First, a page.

Our project and event manager, Monika Fischer, a veteran of cross-disciplinary fields including global mobility, cleverly alternates between allegory and candid self-reflection of her own extensive career to outline some forms of biases that can be observed in professional spaces and how to handle them. You can read her full essay below:

I have never had a green thumb, that is until I lived in Singapore for ten years and got used to being surrounded by blossoming orchids. They look very pretty and colorful, come in many shapes, shades and sizes. Through the sophisticated ability to have so many faces, some people think that all orchids are extremely demanding. Are they though?

People use shortcuts, also called biases, unconsciously. Research shows that this filtering ability of our brain basically saves it from exploding due to too many impressions and data shooting into it any second. Over the evolution of humanity, our brain learned to generalize myriads of known circumstances, create patterns and suggest immediate solutions. We are not even aware of this process, hence unconscious.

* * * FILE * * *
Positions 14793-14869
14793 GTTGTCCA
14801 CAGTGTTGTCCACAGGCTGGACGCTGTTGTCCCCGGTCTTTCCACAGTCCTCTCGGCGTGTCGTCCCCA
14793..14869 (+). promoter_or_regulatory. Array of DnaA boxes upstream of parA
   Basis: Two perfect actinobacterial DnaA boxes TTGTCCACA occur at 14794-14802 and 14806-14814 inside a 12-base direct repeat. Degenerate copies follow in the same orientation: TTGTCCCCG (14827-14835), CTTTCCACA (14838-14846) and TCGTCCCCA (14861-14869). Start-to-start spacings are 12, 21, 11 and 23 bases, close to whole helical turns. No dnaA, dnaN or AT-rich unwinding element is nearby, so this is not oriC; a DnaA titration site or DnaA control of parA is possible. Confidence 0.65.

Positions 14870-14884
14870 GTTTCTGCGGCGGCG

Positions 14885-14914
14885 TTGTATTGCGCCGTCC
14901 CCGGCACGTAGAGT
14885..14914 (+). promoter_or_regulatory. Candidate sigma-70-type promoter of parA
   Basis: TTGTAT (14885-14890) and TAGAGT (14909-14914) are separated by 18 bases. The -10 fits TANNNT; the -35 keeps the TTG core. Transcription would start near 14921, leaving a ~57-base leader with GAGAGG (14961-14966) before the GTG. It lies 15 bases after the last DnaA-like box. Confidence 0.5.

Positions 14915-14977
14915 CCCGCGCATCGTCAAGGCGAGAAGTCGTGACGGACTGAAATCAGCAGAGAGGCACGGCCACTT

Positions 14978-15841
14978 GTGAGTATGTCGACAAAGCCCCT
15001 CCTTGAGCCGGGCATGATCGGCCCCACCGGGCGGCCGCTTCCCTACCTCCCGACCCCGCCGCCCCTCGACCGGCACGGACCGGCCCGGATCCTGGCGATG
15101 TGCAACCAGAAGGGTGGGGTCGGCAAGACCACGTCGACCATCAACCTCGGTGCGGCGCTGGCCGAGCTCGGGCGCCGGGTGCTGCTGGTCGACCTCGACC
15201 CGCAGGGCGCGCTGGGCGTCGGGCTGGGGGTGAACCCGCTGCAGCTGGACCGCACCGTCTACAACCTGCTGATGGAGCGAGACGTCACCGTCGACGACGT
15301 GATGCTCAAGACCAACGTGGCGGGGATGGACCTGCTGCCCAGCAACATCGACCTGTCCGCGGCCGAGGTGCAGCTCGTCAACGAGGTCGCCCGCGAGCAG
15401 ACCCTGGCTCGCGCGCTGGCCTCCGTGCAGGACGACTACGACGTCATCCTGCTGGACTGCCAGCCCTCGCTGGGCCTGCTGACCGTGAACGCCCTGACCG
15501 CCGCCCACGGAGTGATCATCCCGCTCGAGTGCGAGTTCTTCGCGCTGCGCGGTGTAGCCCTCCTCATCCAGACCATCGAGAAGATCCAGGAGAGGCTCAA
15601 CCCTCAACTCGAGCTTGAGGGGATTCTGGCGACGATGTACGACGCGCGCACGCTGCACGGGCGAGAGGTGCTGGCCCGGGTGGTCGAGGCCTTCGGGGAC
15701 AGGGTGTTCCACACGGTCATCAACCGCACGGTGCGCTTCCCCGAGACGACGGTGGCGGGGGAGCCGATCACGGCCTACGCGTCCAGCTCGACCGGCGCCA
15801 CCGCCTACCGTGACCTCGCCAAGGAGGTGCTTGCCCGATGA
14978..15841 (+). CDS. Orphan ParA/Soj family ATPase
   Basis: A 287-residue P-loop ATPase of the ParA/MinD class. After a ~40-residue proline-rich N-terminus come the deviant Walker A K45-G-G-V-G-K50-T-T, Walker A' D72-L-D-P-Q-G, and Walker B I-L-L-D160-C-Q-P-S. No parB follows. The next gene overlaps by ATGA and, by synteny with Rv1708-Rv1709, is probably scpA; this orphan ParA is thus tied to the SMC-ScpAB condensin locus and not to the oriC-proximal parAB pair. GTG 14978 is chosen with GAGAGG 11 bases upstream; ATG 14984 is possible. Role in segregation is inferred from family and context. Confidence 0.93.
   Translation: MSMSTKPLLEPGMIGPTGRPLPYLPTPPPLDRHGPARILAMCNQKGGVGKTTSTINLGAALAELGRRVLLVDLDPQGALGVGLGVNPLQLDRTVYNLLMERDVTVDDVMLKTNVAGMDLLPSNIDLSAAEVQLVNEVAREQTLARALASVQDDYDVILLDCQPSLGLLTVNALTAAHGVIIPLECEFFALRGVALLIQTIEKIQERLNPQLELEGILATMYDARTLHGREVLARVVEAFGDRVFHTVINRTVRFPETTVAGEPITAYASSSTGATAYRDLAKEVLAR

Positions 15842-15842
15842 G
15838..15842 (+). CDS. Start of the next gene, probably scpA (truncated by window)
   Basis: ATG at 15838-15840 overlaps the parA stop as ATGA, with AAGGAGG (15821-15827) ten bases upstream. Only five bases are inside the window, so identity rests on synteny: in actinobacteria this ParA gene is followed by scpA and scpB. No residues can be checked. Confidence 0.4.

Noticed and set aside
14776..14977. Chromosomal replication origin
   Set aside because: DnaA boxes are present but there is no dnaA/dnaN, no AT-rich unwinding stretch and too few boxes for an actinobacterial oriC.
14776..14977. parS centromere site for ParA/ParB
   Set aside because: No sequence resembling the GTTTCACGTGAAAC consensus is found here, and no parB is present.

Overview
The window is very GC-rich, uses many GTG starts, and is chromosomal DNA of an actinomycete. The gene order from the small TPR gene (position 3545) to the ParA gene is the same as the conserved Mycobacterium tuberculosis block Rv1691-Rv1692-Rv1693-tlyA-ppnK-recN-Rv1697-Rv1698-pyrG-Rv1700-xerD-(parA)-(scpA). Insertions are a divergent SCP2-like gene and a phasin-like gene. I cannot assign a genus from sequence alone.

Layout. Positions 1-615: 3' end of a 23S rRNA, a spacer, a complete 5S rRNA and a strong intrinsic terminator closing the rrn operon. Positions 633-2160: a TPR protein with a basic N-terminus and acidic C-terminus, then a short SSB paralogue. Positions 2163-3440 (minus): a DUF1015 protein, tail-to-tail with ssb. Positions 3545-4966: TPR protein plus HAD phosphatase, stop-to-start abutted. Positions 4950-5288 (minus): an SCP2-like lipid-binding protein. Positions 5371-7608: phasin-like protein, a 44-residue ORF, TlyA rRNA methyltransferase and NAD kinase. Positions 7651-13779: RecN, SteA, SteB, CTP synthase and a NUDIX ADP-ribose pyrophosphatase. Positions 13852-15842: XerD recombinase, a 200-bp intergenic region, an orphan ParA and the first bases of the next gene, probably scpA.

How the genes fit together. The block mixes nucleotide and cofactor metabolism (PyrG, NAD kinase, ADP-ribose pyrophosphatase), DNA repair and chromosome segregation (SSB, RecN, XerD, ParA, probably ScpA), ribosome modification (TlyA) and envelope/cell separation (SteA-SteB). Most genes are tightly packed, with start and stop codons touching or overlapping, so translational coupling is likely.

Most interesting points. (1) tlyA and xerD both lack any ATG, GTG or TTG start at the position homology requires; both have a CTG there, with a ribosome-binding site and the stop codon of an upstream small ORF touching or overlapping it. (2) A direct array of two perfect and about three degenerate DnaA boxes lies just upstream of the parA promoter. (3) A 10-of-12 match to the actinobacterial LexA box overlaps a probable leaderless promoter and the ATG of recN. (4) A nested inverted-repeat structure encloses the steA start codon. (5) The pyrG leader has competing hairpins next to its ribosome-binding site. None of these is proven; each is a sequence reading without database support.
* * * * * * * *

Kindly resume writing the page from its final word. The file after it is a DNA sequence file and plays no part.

Roche research showed (as addressed by Kristen Pressner at a TED talk in Basel in 2016) that people award different attributes to male and female personalities. Whereas men are connected with characteristics like leadership, providing, assertiveness, strength, and drive, female counterparts usually get attributes like supportive, emotional, helpful, sensitive and fragile.

For our everyday life, it might be too strong a requirement to change how we speak. In a business setting, however, I argue that one should step back from time to time, reflect and think again: when I say a manager or a CEO, do I use a “he” in the next sentence? What if I used a “she”, how would it change my perspective? What if I think of my male colleague as being supportive, emotional, helpful, sensitive and fragile? A female leader behaving assertively, driven and strong, is she a great leader or a “bitch”? There is no one-size-fits-all, even though our brain suggests easy readings.